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Page last updated at 15:08 GMT, Tuesday, 9 September 2008 16:08 UK

Zardari vows to fight militants

Hamid Karzai (left) and Asif Ali Zardari (right) - 9/9/2008
The two presidents said they would fight the region's problems together

Pakistan's newly sworn-in president, Asif Ali Zardari, and Afghan President Hamid Karzai have said they will stand together to fight terrorism.

Mr Zardari said at a joint news conference shortly after he took the oath of office he had a "comprehensive plan" to fight Islamist militants.

Mr Zardari was swept to the presidency in a parliamentary vote following Pervez Musharraf's resignation.

He faces an economy in crisis and a rampant Islamist insurgency.

Mr Zardari's surprise decision to hold a joint news conference with Mr Karzai just a couple of hours after he was sworn in shows that the "war on terror" is his top priority, says the BBC's Syed Shoaib Hasan in Islamabad.

Many Pakistanis, who see inflation and a faltering economy as their main concerns, had been expecting a policy statement.

Domestic political troubles were also shunted aside in the question and answer session that seemed to focus more on sending positive messages to the international community, our correspondent says.

'Twins joined'

Mr Zardari paid tribute to his late wife, saying: "I accept the presidency of Pakistan in the name of... Benazir Bhutto. I accept this in her name and in the name of all the martyrs of democracy."

He took over leadership of the Pakistan People's Party (PPP) from her after she was assassinated in December.

ASIF ALI ZARDARI
Widower of assassinated former PM Benazir Bhutto
Took over her PPP after her death in December
Spent 11 years in jail on corruption charges, but not convicted
Born in Karachi, 1955

With Mr Karzai at his side, Mr Zardari said: "Pakistan intends to work with you, along with you."

He said the government of Pakistan "already has a comprehensive plan" to fight militancy.

Mr Zardari dismissed questions about Pakistan's commitment to fighting Islamist militancy, saying he himself had been a victim of terrorism.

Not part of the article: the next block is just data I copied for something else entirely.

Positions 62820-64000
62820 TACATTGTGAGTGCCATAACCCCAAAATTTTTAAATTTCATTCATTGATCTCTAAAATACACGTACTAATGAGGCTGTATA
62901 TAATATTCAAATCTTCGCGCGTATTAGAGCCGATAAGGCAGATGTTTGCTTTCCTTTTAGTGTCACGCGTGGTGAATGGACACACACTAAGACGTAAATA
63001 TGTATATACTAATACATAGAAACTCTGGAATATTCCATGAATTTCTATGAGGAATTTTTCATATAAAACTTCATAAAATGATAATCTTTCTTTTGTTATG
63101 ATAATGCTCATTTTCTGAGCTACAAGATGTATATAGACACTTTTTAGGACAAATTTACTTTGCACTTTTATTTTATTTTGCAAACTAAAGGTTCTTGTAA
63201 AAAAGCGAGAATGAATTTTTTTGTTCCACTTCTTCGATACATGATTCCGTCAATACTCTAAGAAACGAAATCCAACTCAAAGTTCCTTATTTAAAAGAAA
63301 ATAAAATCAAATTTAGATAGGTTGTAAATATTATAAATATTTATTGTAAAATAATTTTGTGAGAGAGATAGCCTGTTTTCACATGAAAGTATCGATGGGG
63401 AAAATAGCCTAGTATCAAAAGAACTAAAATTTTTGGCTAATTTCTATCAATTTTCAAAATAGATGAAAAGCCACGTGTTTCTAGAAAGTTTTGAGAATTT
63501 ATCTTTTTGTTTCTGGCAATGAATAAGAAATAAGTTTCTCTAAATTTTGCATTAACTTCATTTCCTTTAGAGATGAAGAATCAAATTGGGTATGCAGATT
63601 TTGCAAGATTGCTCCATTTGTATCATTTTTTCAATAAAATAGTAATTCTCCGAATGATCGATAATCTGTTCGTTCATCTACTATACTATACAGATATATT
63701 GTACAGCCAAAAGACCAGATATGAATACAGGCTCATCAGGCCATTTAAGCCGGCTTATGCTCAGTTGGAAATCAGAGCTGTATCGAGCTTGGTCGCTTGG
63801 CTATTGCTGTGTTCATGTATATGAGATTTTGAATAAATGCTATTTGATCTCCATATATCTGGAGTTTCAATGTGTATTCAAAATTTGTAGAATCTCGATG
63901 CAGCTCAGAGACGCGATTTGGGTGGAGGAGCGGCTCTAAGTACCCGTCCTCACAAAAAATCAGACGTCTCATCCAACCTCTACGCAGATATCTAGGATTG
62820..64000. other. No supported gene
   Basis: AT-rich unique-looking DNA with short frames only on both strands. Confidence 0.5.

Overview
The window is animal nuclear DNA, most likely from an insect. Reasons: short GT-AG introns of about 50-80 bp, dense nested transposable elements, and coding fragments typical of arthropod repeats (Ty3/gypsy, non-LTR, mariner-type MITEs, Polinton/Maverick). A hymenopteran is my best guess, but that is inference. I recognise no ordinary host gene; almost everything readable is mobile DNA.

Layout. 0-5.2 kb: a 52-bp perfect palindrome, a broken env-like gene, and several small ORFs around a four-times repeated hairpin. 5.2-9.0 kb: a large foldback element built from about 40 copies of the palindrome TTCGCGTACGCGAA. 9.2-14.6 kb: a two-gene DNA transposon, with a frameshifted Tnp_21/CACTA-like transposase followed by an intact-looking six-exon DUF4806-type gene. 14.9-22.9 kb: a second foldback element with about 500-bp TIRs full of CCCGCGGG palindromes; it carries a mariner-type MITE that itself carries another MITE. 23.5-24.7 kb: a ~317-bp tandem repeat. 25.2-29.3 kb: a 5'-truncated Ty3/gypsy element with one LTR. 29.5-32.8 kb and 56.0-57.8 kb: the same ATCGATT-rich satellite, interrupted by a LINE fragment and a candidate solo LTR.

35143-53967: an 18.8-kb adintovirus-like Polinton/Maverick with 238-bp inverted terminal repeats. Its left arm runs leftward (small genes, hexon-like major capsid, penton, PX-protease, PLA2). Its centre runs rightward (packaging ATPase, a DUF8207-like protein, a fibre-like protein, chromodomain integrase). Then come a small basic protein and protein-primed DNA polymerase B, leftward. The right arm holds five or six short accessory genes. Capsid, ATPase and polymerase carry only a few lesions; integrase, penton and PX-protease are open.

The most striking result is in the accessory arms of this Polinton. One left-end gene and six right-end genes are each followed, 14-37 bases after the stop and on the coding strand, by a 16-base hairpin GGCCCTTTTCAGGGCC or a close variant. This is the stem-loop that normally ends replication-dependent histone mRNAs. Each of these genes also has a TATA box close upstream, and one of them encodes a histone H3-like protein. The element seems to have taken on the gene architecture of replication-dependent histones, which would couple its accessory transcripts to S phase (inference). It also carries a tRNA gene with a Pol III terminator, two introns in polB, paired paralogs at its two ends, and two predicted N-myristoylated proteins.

Pakistan and Afghanistan were like "twins joined" said Mr Karzai. "They are inseparable," he said, adding that they suffered "the same problems, the same evils."

He added: "Afghanistan will be there in each step that you take in our joint struggle for peace and prosperity in the region... in each step that you take in the war against terrorism."

In the past, Mr Karzai has accused Pakistan of not doing enough to stop militants crossing into Afghanistan to launch attacks.

But repairing relations with Afghanistan is just one of the tasks facing Pakistan's new president.

His greatest challenge will be how to develop an effective policy to deal with the Islamist insurgency, say analysts.

This will include dealing with an increasingly aggressive US ally, which has stepped up direct strikes against militant targets in Pakistan's border region.

India has welcomed the election of Asif Zardari but officials there question whether the military will allow a civilian president to run the country alongside a democratically-elected prime minister, correspondents say.

'Long live Bhutto'

Mr Zardari smiled nervously as he stumbled through his oath-taking ceremony as the 12th president of Pakistan, our correspondent says.

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Asif Ali Zardari is sworn in as president

Mr Zardari's son Bilawal - co-chairman of the PPP - was in the audience with his two sisters Bakhtawar and Asifa and Benazir Bhutto's sister Sanam, who shed tears as the ceremony was about to begin.

Mr Zardari was greeted by applause and a fanfare as he entered the hall. After he took the oath there were cries of "long live Bhutto".

Pakistan's president is elected by secret ballots in the national and four provincial assemblies.

Mr Zardari won 481 votes out of 702, far more than the 352 that would have guaranteed him victory, leaving his two rivals trailing far behind.

It is a very significant day in the history of Pakistan
Farzana Raja, aide to Mr Zardari

The vote was forced by the resignation of Mr Musharraf, who stepped down after nine years in office to avoid government moves to impeach him.

Mr Zardari is one of Pakistan's most controversial politicians.

For years he has been hounded by allegations of massive corruption - although he has never been convicted.

His party had ruled in a coalition with the PML-N since elections in February.

But former Prime Minister Nawaz Sharif took his PML-N out of the coalition last month, accusing Mr Zardari of breaking key promises.

Many in Pakistan fear the country is facing a return to an old-style politics of confrontation.


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